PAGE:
Of course, in light of the country's dire economic condition and the challenge presented by climate change, how many resources will the incoming administration be able to marshal to address public lands issues?

"As a practical matter," believes Mr. Ruch, "the Obama administration will likely place a lower priority on the Interior suite of concerns and more on climate change and the EPA suite. So, issues like mining reform may be shelved to win support of Western Democrats on issues like greenhouse gas regulations."

Now, whether the Obama administration will be able to blunt some of President Bush's outgoing orders is difficult to tell.

"As with the Bush administration, the Obama administration should change what it needs to in order to accomplish its objectives," said Mr. Ruch. "One key difference, is that the Obama administration may be acting with much higher congressional and public support than the current administration."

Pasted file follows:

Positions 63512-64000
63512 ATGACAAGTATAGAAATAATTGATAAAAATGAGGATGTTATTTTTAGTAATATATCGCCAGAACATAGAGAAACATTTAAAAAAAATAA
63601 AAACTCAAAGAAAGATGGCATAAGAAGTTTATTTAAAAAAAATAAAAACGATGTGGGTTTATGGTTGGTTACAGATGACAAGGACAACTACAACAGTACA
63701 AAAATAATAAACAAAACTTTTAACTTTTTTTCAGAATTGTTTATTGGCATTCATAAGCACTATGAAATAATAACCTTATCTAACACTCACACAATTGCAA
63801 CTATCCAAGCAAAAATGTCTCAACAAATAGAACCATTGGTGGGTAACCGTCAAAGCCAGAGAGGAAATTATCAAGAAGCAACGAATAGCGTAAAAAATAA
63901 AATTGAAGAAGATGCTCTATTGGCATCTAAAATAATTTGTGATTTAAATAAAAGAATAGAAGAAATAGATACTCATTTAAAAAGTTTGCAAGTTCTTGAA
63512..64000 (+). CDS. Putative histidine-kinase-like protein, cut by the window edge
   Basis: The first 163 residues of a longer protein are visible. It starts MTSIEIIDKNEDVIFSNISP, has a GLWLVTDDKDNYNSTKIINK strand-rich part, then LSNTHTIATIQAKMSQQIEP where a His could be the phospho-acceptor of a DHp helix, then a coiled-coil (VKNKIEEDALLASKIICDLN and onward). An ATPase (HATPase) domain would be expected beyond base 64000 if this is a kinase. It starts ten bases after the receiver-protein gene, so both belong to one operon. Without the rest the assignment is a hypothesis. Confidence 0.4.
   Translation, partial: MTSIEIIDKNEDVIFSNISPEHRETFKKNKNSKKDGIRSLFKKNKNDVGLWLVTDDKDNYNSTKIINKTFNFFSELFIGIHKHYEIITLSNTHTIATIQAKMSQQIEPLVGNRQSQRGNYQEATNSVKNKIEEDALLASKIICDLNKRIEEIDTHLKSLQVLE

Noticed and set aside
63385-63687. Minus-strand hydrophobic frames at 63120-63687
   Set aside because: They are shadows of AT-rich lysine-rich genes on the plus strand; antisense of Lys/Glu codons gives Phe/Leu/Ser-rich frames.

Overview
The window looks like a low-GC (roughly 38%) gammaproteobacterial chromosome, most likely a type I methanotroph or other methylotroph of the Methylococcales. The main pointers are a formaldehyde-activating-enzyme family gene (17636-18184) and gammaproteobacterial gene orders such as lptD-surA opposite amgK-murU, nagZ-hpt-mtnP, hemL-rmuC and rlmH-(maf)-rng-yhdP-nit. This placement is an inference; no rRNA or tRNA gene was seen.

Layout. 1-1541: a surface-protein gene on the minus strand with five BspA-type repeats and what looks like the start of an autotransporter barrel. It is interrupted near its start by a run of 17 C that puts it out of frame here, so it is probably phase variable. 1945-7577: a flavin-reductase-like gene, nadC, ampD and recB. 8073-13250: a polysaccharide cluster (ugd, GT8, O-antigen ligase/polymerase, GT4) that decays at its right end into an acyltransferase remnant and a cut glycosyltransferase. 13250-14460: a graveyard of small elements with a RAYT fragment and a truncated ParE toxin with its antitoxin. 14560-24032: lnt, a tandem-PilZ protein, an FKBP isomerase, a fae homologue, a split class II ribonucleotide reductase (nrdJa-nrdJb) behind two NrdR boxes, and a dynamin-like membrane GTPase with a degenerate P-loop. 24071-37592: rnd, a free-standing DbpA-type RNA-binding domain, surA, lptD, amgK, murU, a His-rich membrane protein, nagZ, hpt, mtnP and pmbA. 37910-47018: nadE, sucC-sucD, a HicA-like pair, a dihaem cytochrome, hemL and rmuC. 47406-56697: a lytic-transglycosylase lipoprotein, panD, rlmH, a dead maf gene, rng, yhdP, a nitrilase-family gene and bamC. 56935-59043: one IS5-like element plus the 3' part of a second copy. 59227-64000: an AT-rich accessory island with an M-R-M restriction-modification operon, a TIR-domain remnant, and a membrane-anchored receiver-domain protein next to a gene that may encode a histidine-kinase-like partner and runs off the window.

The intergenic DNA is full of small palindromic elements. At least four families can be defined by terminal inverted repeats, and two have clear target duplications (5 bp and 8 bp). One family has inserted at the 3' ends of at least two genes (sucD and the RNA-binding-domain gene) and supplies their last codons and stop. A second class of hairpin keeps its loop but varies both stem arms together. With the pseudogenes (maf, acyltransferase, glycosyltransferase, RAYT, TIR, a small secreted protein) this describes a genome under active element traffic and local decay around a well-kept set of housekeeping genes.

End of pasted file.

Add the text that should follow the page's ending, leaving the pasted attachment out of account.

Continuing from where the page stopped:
Comments

This article shows that the greatest threat to preservation is not private industry; it's the federal government.

Folks, just 57 odd day's left until this crazy lunatic leaves office. You can sure bet he will make Obama's administration cringe and crawl to clean up his environmental mess: From the polluted waters of America, to the mined and stripped field's of the Appalachian Mountains, and to the beautiful Canyonlands of Utah. Yap, more of Bush's in your face with rape, greed and pillage before he leaves his throne of sadistical power. Such a small man with a huge and cruel appetite for environmental destruction. All of his life, the good folks have been picking and cleaning up after his mess. This time, it will take years to undo his macabre anti-environmental regulations, and to fix and mend are tattered chewed up landscape. Meanwhile, while he retires to Crawford Texas in glee...Bush is laughing in his beer about all this.

Oh for crissakes...Looks like Anonymous above has a VERY BAD case of BDS (Bush Derangement Syndrome). He needs to take some meds for that....